Will Netanyahu continue to manage the conflict with the Palestinians or strive to resolve it? Ha-Negbi is cautious: “An overwhelming majority of Israelis are waiting for a big compromise – if it’ll be met by the same understanding and historical compromise by the Palestinians.”
U.S. President Barack Obama can now afford a smile. As both leaders start their respective new term, Netanyahu will want an improvement of their relationship – if he puts together a moderate coalition.
Ha-Negbi predicts that it will be more difficult for Netanyahu now to root Israel in more of the same status quo and vacuum of initiatives.
If his first term provides an indication of his second-term performance, it will be worth examining the kind of coalition Netanyahu intends to forge in the weeks ahead. Left with no choice but the people’s choice, he’s reaching out to the Centre.
If he stays true to himself (as in ‘keen to survive’), Netanyahu will split up with some of the pro-occupation annexationist and religious Right and move towards the Centre and, maybe, towards a modicum of two-state peace leverage that would eventually split the land roughly down the middle.
Meanwhile, between the old ‘much ado about nothing’ Netanyahu who did barely nothing meaningful during his first term and the new Netanyahu who, while putting up his coalition together, is at his best manoeuvring in order to survive, pundits already foresee early elections.
Pierre Klochendler is a contributor to Inter Press Service.
John Hagee is the controversial founder of Christians United for Israel, a Christian Zionist organization known for its militarist, “pro-Israel” advocacy. Hagee, who has been accused of making anti-Semitic remarks—like calling Hitler a “hunter” sent by God to force Jews to emigrate to Israel—has argued that U.S. support for Israel will play a “a pivotal role in the second coming” of Jesus. At a recent meeting between prominent Jewish American donors and potential Republican presidential nominee Sen. Ted Cruz (R-TX), Hagee claimed that President Obama was the “most anti-Semitic president ever.” Even the unabashedly “pro-Israel” Anti-Defamation League called Hagee’s comments “offensive and misplaced.”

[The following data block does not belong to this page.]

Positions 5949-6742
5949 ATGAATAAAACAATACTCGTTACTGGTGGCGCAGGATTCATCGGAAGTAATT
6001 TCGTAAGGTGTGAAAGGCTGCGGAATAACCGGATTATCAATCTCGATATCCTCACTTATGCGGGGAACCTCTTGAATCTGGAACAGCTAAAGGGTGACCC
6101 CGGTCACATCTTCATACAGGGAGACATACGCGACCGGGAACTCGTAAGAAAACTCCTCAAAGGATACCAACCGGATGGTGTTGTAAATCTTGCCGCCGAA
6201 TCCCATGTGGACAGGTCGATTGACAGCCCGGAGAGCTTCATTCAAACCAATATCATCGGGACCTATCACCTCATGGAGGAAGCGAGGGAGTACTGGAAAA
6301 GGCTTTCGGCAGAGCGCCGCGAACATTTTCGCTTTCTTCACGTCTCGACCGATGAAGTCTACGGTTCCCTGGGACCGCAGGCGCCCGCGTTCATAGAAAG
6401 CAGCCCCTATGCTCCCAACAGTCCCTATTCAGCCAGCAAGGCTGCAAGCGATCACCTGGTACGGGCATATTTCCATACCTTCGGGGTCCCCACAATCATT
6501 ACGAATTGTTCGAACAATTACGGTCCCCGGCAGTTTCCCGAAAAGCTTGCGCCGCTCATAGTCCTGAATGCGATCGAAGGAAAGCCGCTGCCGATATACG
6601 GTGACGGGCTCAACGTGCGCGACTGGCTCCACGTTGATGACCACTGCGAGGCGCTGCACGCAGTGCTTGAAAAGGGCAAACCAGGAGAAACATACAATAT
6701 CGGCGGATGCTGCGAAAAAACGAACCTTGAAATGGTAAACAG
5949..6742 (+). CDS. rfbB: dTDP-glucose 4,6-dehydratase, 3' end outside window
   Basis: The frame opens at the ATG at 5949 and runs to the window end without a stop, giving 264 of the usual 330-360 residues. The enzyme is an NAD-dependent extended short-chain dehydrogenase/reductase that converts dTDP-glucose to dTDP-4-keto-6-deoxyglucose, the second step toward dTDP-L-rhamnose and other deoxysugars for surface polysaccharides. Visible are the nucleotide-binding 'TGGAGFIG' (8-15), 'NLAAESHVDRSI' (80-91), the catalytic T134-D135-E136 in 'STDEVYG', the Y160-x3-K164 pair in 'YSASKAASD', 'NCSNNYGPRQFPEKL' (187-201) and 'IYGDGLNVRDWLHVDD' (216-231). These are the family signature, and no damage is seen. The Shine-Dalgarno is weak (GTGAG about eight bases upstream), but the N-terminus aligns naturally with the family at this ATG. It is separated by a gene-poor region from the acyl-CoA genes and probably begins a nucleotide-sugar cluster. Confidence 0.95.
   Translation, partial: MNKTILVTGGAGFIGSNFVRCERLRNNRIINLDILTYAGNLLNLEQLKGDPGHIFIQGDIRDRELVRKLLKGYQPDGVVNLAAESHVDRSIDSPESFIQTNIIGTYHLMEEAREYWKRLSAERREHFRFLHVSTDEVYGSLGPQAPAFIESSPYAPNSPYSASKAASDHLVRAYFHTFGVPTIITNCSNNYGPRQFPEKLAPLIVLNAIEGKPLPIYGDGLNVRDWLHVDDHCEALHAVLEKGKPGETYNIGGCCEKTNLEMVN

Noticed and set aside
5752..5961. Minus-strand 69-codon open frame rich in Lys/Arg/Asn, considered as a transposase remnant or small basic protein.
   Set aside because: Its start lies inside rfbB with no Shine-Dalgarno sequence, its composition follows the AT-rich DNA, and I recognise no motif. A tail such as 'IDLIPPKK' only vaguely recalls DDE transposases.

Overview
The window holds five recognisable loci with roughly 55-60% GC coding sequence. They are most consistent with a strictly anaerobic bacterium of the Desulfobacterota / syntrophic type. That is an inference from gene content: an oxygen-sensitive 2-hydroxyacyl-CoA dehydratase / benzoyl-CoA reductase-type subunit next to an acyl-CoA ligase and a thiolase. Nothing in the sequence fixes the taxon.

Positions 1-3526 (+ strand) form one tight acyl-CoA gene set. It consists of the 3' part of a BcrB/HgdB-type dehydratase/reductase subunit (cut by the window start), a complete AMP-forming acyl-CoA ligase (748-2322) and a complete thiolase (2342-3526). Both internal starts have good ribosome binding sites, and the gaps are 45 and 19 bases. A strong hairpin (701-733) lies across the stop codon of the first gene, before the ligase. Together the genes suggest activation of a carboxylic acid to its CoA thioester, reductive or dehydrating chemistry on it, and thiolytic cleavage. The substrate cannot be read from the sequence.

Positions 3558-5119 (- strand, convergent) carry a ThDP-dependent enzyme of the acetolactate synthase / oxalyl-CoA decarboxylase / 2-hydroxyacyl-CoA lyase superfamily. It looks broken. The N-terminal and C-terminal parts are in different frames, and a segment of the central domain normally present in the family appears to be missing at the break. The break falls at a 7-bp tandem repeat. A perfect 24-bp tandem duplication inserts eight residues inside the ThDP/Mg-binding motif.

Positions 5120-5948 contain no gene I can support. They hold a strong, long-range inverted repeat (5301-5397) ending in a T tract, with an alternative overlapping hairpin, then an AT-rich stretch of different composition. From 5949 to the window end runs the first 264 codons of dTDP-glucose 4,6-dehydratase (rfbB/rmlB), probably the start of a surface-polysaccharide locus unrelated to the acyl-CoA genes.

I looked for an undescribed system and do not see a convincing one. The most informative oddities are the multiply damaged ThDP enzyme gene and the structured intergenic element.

Casino magnate Sheldon Adelson, an important financial backer of right-wing “pro-Israel” groups who has given millions of dollars to Republican political candidates, recently met with Sen. Ted Cruz (R-TX), a potential Republican presidential nominee, at a meeting hosted by the Zionist Organization of America. Adelson reportedly commented after the meeting that he thought Cruz was “too right wing” and “a longshot to win the nomination,” although he later disputed the characterization of his comments.
Bernard Marcus, the billionaire co-founder and former CEO of The Home Depot, is a major funder of Republican and neoconservative causes. Between 2007 and 2011, he was reportedly the biggest individual contributor to the Foundation for Defense of Democracies, donating more than $10 million to the group. Marcus recently attended a meeting between prominent Jewish American donors and Sen. Ted Cruz (R-TX), a potential Republican presidential nominee. “A Chamberlain in the White House,” Marcus said about President Obama at the event.
The Zionist Organization of America (ZOA) president Morton Klein has been mired in controversy of late. He has been accused of mismanaging the organization and the ZOA’s claim that it has 30,000 members has been harshly disputed, with the Jewish Voice arguing that “at most” the organization has 800 members. ZOA also garnered attention recently after it hosted a meeting between potential Republican presidential nominee Sen. Ted Cruz (R-TX) and prominent rightwing ”pro-Israel” donors, including Sheldon Adelson.
Sen. Ted Cruz is a “Tea Party” Republican from Texas who was elected to the U.S. Senate in 2012 and is widely considered a potential Republican nominee for the 2016 presidential election. A vehement critic of the Obama administration’s negotiations with Iran, Cruz has suggested imposing preconditions for talking to Iran. “We so desperately need a president who will stand up and say ‘these discussions will not even begin until you release Pastor Saeed and send him home,’” said Cruz, referencing a detained Christian pastor in Iran. After Cruz met with prominent Jewish American donors in New York recently, mega-donor Sheldon Adelson reportedly said that Cruz was “too right-wing” and “a longshot to win the nomination.”